Three big questions for the year ahead

As investors and commentators consider the year ahead it strikes me there are three issues we need to consider: the growth outlook, what a normalised yield curve means for emerging markets, and whether economic growth can drive corporate profit growth.

Three big questions for the year ahead


Firstly, will growth become embedded in the developed world? In both the US and UK, economic growth is gaining momentum. In the US, the impact of last year’s fiscal drag is behind us, growth is building and job creation appears robust.

The financial system is working with a strongly capitalised banking system lending to the real economy. One could argue that with QE still very evident we should expect no less (stimulus is running at $75bn per month). Nonetheless the US economy looks well placed for 2014 and beyond.

A UK rate rise?

UK growth is also taking hold; again private sector job creation is strong, leading indicators are all signalling significant expansion, and the housing market in the South East is particularly buoyant. On the current trajectory we can legitimately consider the need for an interest rate rise this year, something not currently discounted by markets.

In Europe, again leading indicators are turning positive (with the exception of France). Even Spain appears to be finally emerging from years of austerity. Certainly peripheral bond markets have been on fire, with yields falling sharply as tail risks diminish. With a more robust global growth environment, policy measures will continue to normalise and long, and in turn short, rates will rise. Implications of this include rising borrowing costs for over-indebted governments and consumers, and a challenging headwind for fixed income investors. It’s also a scenario that lends itself to a stronger dollar.

A motorway pile up

The second question, then, is whether emerging markets will be challenged by tapering, rising bond yields and a stronger dollar in the way they were last summer. Last year’s car crash in EM debt and equities could be a pre-cursor to a full-blown motorway pile up later this year. Deficit countries more dependent on external financing have remained under pressure since then.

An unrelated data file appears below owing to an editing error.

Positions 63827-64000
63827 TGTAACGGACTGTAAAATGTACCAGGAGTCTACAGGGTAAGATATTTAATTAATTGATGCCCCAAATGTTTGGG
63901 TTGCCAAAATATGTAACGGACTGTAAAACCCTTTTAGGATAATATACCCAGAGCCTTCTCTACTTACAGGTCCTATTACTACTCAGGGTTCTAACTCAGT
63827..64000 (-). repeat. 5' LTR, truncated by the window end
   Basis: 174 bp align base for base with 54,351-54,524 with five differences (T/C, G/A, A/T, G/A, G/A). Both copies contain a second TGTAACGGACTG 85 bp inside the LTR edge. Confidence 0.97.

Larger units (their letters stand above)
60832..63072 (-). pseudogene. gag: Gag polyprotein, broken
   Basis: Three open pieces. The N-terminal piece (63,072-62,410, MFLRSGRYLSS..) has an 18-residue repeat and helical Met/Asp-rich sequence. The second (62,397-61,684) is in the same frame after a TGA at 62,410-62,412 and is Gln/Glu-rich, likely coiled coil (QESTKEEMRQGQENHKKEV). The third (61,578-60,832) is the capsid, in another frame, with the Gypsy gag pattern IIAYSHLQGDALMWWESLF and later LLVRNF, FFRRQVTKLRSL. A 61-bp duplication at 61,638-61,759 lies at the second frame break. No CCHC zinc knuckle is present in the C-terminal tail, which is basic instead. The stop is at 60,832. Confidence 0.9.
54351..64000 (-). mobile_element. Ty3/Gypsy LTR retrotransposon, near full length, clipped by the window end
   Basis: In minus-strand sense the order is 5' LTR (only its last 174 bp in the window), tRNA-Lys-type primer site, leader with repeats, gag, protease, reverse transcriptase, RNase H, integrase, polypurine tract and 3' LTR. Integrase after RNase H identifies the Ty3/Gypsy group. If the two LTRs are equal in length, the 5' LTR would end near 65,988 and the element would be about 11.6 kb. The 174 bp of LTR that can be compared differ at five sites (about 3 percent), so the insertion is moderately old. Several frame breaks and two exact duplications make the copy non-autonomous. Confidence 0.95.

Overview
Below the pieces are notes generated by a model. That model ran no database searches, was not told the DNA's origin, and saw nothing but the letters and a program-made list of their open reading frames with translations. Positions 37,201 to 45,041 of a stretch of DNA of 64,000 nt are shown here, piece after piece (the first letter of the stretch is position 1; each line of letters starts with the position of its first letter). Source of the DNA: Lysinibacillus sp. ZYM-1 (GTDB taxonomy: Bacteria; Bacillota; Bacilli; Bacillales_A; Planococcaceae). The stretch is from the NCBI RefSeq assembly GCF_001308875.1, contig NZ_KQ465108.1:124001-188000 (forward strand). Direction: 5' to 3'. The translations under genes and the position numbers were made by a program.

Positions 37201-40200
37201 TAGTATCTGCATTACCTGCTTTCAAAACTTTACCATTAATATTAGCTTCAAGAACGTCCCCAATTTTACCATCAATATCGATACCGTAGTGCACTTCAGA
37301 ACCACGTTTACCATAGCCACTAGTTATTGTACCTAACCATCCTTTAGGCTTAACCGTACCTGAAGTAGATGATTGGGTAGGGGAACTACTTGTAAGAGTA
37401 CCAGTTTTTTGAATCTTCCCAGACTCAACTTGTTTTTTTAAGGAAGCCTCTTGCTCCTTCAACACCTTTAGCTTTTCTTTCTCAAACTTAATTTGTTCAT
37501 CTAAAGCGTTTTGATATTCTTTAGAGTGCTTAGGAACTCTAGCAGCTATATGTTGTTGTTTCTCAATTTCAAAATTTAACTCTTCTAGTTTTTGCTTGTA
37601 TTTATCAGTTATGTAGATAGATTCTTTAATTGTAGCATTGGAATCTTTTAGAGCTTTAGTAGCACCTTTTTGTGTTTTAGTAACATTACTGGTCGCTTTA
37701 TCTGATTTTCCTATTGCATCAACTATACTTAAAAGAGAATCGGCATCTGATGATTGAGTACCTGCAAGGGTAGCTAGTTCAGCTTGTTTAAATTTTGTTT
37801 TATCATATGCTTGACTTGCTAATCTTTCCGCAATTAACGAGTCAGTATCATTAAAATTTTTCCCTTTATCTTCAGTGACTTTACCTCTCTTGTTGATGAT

Both the equity and debt markets were standout underperformers last year, although equities had a bounce in the second half. The regions’ woes have not been helped by the new Chinese Government appearing to want to contain the explosive credit formation facilitated by the shadow banking sector. This has further undermined investor confidence, as has the prospect of a stronger dollar.

Nonetheless, if the region can withstand tighter (or at least less loose) US monetary policy, then real value will begin to appear. Bond yields are significantly higher, equity PE ratios are much lower than the developed world and at some stage the region will become attractive. For now though we need to see evidence of stability before considering increasing our exposure.

The final question is on corporate profits. Equity markets have clearly performed extraordinarily well over the last few years; the S&P 500 is up by 50%, the Financial Times Actuaries All Share Index up by 33% and the world equity index up by over 40%. Corporate profits have grown, but not nearly as much as markets have risen. So returns have been driven by a re-rating, fuelled by increasing confidence, ongoing central bank stimulus and liquidity provision.

Global growth takes hold

For equity markets to progress further we need corporate profit growth to take up the running – it’s unlikely equities can go much further without that happening. Returning then to our first question, if global growth takes hold there is every reason to believe the backdrop for corporate profit growth will be provided, although we will need to be mindful of the impact of falling unemployment on margins given current elevated levels.

There is one final issue to consider. We are nearly six years away from the global financial crisis (although it feels much closer in investors’ memories). Looking at past cycles, history would suggest we are now closer to the next crisis than the last one. Let’s hope that proves not to be the case.



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